A blog about U.S. immigration matters by Paul Szeto, a former INS attorney and an experienced immigration attorney and counsel. Contact Info: 732-632-9888, http://www.1visa1.com/ (All information is not legal advice and is subject to change without prior notice.)

Thursday, March 3, 2016

2016 Poverty Guidelines for I-864 Affidavit of Support


Every year, USCIS published the most current income requirements for completing the I-864 Affidavit of Support for immigrant petitions. These guidelines are based on the current poverty guidelines published by U.S. Department of Health and Human Services (HHS).  

To support an intending immigrant and his/her family members, the sponsor(s) must generally show that their income level is above 125% of the U.S. poverty line for the family unit.  For example, as shown by the table below, for an immigrant family of 2, the sponsor's income must be at least 20,025 in most states and U.S. territories except Alaska and Hawaii, which have higher income requirements.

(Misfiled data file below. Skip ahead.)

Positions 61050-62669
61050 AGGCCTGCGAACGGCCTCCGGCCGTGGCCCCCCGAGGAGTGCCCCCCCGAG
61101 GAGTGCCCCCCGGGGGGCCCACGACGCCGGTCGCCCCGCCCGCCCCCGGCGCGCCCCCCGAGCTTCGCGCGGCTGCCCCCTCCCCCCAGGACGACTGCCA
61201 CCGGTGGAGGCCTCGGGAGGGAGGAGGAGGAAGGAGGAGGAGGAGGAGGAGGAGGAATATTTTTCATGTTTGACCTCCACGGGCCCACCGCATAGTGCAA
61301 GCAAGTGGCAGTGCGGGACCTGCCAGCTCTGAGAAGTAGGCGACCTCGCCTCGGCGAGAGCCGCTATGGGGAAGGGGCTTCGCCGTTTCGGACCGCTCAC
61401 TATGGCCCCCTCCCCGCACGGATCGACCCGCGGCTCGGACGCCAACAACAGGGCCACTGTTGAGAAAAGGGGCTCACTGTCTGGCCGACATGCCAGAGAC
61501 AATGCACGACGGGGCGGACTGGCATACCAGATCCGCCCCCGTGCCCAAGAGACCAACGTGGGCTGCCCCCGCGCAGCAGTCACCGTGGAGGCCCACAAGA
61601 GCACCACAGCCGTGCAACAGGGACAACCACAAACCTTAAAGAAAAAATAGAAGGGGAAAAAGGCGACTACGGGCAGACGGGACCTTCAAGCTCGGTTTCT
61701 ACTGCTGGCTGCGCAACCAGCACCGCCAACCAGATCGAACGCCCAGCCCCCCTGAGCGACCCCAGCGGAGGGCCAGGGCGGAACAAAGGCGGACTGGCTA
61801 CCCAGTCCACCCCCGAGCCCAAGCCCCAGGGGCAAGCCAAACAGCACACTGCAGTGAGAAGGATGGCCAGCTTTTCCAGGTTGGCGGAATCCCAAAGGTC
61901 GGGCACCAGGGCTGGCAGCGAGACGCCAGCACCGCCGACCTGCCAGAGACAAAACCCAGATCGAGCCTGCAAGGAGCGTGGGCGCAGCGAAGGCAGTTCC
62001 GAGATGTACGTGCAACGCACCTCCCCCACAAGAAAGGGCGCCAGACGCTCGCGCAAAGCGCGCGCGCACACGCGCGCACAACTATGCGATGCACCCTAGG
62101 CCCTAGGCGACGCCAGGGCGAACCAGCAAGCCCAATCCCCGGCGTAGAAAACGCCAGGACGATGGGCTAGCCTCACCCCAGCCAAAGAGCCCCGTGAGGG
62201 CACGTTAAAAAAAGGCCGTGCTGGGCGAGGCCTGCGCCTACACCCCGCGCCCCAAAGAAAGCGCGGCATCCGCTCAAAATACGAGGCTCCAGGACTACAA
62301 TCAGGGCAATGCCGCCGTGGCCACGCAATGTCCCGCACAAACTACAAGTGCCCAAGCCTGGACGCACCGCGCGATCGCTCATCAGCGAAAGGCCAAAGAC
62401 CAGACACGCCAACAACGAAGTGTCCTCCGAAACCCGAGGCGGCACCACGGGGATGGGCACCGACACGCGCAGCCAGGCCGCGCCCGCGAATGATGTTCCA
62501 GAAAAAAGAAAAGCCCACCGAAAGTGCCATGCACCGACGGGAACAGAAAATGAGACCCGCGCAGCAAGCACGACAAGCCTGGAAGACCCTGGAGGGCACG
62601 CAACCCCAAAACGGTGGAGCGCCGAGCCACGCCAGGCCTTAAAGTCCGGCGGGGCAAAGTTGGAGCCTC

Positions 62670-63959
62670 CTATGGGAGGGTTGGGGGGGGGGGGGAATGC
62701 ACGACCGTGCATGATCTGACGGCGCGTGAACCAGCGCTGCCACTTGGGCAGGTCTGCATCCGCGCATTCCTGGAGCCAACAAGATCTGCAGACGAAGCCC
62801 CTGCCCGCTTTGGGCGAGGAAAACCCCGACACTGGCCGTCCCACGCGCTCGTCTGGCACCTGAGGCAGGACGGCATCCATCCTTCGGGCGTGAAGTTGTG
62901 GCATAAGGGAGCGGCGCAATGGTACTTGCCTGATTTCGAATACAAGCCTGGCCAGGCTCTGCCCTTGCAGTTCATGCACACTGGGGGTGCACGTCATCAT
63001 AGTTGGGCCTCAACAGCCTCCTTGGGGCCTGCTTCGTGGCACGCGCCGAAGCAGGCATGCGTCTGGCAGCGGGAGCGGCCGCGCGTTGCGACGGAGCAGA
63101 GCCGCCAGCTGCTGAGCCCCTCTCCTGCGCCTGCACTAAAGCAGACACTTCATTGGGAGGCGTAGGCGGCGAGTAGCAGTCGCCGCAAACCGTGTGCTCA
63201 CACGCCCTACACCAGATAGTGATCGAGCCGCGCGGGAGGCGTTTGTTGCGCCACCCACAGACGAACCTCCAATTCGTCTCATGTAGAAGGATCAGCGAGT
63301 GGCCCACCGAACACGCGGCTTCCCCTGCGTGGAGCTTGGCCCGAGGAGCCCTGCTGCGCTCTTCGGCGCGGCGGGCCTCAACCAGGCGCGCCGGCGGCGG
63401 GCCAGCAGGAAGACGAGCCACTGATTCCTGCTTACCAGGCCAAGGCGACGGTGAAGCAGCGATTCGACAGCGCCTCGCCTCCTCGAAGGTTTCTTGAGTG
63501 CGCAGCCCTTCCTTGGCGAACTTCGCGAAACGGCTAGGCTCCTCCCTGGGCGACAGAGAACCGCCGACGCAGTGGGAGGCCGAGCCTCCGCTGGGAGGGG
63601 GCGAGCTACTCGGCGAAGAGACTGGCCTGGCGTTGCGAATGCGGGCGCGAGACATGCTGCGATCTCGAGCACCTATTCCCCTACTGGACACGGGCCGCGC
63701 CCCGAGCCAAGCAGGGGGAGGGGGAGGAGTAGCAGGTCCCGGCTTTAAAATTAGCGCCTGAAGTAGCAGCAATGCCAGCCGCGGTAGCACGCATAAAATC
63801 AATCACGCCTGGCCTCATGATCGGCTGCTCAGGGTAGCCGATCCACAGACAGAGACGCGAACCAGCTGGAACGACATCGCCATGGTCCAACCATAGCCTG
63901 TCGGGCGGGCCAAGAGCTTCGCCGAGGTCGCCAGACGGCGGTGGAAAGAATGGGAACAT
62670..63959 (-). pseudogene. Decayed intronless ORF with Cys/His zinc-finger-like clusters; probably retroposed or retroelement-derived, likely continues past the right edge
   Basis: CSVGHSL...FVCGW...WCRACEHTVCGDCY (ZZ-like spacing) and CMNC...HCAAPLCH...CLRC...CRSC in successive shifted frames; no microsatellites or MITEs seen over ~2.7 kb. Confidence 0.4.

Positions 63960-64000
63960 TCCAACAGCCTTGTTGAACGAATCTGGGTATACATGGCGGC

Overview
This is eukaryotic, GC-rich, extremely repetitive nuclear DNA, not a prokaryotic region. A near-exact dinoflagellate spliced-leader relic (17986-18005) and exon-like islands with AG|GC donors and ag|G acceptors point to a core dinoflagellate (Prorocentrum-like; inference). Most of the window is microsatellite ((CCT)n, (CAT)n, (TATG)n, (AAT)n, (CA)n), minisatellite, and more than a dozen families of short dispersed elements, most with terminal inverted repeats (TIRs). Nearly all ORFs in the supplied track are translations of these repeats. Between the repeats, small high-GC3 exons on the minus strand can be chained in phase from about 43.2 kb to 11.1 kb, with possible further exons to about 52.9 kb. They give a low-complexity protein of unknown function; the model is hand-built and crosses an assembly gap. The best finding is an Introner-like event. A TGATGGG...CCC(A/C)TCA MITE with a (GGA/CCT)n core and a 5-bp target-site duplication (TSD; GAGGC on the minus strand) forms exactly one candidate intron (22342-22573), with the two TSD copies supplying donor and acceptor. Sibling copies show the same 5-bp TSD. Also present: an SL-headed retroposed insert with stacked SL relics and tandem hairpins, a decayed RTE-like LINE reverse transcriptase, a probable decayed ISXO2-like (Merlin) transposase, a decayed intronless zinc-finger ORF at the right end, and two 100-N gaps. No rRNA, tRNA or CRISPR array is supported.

Size of Household
48 Contiguous States,D.C.U.S. Virgin Islands,Guam & CNMI
Alaska
Hawaii
125% of Poverty Line (U.S. dollars)
2
20,025
25,025
      23,037
3
25,200
31,500
      28,987
4
30,375
37,975
      34,937
5
35,550
44,450
      40,887
6
40,725
50,925
      46,837
7
45,912
57,400
      52,787
8
51,112
63,900
      58,762

Add $5,200 for each additional person
Add $6,500 for each additional person
Add $5,975 for each additional person


If the financial sponsors' income level is below the guidelines, the intending immigrant may be found to be inadmissible to the United States as a "public charge."  Section 212(a)(4) of Immigration Act requires that family-based immigrants and the dependents of an employment-based immigrant must prove that they will not likely become a financial burden (public charge) to the U.S. society.

The I-864 Affidavit of Support form is used to determine if there is sufficient financial support for intending immigrants. The I-864 form turns out to be an extremely challenging document to handle. In fact, a good number of immigrant petitions are delayed or denied because of errors relating to the I-864 form. Normally, the petitioner must act as the sponsor.  If the petitioner's income level is insufficient, a joint sponsor may provide additional financial support.  Both petitioner and the beneficiary may also use their assets such as real estate, stocks, bonds, cash, etc., to meet the I-864 requirements. 

For last year's poverty guidelines, check out our previous blog entry

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